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Poster: dead-head_Monte Date: Nov 14, 2011 1:55pm
Forum: occupywallstreet Subject: Re: Thanks to the Koch Brothers - Planet Earth IS Suffering!

Much of NYC is soon going to be underwater. Literally, figuratively, physically, and financially. I'm just saying...

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Poster: rdenirojb87 Date: Nov 14, 2011 2:24pm
Forum: occupywallstreet Subject: Re: Thanks to the Koch Brothers - Planet Earth IS Suffering!

sounds neat! i've always found atlantis fascinating.

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Poster: dead-head_Monte Date: Nov 14, 2011 3:22pm
Forum: occupywallstreet Subject: Re: Thanks to the Koch Brothers - Planet Earth IS Suffering!

Ancient Atlantis, as far as I know, didn't have all its infrasturcture underground, and prone to rising sea levels. NYC does! (Copper cables, Fiber Optics cables, gas pipes, steam pipes, sewer pipes, subway mass transit system, etc.).
U.S. Department of the Interior | U.S. Geological Survey
Sea Level Rise Animations
Last modified: Monday, 31-Oct-2011 17:49:32 EDT

• 1 meter NYC sea level rise will cause 496,000 population to be affected. (Total poplulation is 23 million.)
Future Sea Level Changes - animation & data for New York City - 1 MB Flash file

Climate Change Science - U.S. EPA
Global Sea Level Rise Projections to 2100


Past and projected global average sea level. The gray shaded area shows the estimates of sea level change from 1800 to 1870 when measurements are not available. The red line is a reconstruction of sea level change measured by tide gauges with the surrounding shaded area depicting the uncertainty. The green line shows sea level change as measured by satellite. The purple shaded area represents the range of model projections for a medium growth emissions scenario (IPCC SRES A1B). For reference 100mm is about 4 inches. Source: IPCC (2007)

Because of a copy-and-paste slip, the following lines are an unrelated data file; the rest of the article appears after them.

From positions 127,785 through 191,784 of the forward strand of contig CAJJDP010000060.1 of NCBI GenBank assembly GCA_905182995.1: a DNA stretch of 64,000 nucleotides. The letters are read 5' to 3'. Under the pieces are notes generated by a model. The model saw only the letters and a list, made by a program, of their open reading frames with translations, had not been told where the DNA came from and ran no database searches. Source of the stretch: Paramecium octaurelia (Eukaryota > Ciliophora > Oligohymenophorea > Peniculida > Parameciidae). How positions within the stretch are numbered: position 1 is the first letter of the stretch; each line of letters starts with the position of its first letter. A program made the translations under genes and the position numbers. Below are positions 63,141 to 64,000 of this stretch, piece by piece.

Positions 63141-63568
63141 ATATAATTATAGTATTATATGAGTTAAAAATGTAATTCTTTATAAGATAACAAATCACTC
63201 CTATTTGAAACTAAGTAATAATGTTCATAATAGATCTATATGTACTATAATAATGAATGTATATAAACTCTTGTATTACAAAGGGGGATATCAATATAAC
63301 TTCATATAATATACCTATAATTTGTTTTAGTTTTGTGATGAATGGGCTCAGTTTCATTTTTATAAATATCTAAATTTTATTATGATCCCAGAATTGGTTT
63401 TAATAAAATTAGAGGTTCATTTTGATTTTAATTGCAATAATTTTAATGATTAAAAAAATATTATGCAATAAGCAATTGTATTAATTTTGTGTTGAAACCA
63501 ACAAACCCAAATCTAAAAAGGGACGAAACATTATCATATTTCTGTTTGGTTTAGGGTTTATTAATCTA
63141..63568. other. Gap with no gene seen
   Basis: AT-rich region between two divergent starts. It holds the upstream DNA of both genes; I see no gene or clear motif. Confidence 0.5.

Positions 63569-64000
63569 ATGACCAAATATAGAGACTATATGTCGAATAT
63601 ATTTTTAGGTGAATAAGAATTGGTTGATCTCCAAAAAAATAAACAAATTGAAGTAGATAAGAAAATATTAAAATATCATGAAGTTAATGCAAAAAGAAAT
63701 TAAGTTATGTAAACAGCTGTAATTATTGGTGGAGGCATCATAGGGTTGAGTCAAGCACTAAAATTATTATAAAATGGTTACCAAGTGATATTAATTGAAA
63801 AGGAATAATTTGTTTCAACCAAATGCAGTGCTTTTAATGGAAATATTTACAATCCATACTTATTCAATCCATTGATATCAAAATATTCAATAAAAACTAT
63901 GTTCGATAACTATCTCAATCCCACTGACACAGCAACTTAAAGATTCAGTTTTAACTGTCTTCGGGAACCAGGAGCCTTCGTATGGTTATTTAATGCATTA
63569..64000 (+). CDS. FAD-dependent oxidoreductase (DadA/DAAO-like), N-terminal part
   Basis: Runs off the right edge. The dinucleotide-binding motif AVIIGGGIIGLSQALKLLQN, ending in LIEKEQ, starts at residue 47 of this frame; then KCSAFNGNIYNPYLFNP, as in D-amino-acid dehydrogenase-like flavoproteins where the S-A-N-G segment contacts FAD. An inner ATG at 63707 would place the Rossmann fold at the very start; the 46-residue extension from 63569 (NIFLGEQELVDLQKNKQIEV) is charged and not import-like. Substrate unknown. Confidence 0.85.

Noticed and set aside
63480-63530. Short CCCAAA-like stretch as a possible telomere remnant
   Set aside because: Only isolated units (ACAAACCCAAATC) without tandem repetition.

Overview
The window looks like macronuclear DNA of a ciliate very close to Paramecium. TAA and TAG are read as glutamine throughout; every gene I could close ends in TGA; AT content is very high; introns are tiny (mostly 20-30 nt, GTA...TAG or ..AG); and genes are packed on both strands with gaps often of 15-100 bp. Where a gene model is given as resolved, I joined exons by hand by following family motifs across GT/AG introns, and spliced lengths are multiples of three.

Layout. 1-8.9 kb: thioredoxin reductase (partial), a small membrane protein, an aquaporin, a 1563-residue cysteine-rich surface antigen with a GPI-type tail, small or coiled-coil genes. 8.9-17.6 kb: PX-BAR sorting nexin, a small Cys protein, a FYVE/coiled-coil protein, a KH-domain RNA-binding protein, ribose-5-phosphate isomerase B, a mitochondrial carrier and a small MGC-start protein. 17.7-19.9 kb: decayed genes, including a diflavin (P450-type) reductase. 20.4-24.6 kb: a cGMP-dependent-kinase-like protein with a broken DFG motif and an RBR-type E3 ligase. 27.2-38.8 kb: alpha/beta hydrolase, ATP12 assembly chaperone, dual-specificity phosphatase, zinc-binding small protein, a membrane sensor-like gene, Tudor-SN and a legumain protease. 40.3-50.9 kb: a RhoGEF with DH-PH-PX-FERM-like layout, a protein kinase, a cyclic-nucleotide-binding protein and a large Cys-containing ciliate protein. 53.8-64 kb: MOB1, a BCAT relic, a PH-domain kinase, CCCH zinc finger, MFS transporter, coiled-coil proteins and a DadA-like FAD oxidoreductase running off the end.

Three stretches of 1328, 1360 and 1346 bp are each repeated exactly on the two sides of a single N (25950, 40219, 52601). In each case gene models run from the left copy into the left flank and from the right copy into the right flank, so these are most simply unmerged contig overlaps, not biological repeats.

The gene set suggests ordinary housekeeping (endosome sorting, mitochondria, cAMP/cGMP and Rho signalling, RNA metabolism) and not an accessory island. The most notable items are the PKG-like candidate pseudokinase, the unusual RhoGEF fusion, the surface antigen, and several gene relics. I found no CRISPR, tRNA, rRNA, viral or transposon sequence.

Considering all of these influences, the Intergovernmental Panel on Climate Change (IPCC) estimates that the global average sea level will rise by 7.2 to 23.6 inches (18-59 cm or 0.18- 0.59m) by 2100 (see Figure 1) relative to 1980-1999 under a range of scenarios.

Note that these estimates assume that ice flow from Greenland and Antarctica will continue at the same rates as observed from 1993-2003. The IPCC cautions that these rates could increase or decrease in the future. For example, if ice flow were to increase linearly, in step with global average temperature, the upper range of projected sea level rise by the year 2100 would be 19.2 to 31.6 inches (48-79 cm or 0.48-0.79 m). But current understanding of ice sheet dynamics is too limited to estimate such changes or to provide an upper limit to the amount by which sea level is likely to rise over this century.

According to the IPCC, current model projections indicate substantial variability in future sea level rise between different locations. Some locations could experience sea level rise higher than the global average projection, while others could have a fall in sea level. The same factors that currently cause sea level to rise more rapidly along the Mid-Atlantic and Gulf Coasts, and less rapidly in parts of the Pacific Northwest, are likely to continue. Changes in winds, atmospheric pressure and ocean currents will also cause regional variations in sea level rise - but those variations cannot be reliably predicted.

Over time, more substantial changes in sea level are possible due to the vulnerability of the West Antarctic and Greenland Ice sheets. However, there are significant uncertainties about the magnitude and speed of future changes (IPCC, 2007):
• The West Antarctic Ice Sheet contains enough ice to raise sea level by 5-6 meters (17-20 feet). Possible instabilities in the ice sheet could allow it to slide into the oceans after a sustained warming, or if other factors raised sea level (IPCC, 2007). There is a small chance the collapse of this ice sheet could occur within a few centuries, but the response of the ice sheet to future climate change is uncertain and a subject of debate (IPCC 2007, NRC 2002).

• The Greenland ice sheet contains enough ice to raise sea level about 7 meters (23 feet). Although it is already contributing to sea level rise (from melting), it does not contain the same instabilities as Antarctica that could result in a rapid collapse. Most model projections suggest a gradual melting over millennia related to sustained climate warming (IPCC, 2007).
• 03 Nov 2011 - Carbon emissions soar by 6 per cent in 2010!
Written by Seth Borenstein, AP Science Writer
WASHINGTON -- The global output of heat-trapping carbon dioxide jumped by the biggest amount on record, the U.S. Department of Energy calculated, a sign of how feeble the world's efforts are at slowing man-made global warming.

The new figures for 2010 mean that levels of greenhouse gases are higher than the worst-case scenario outlined by climate experts just four years ago!!!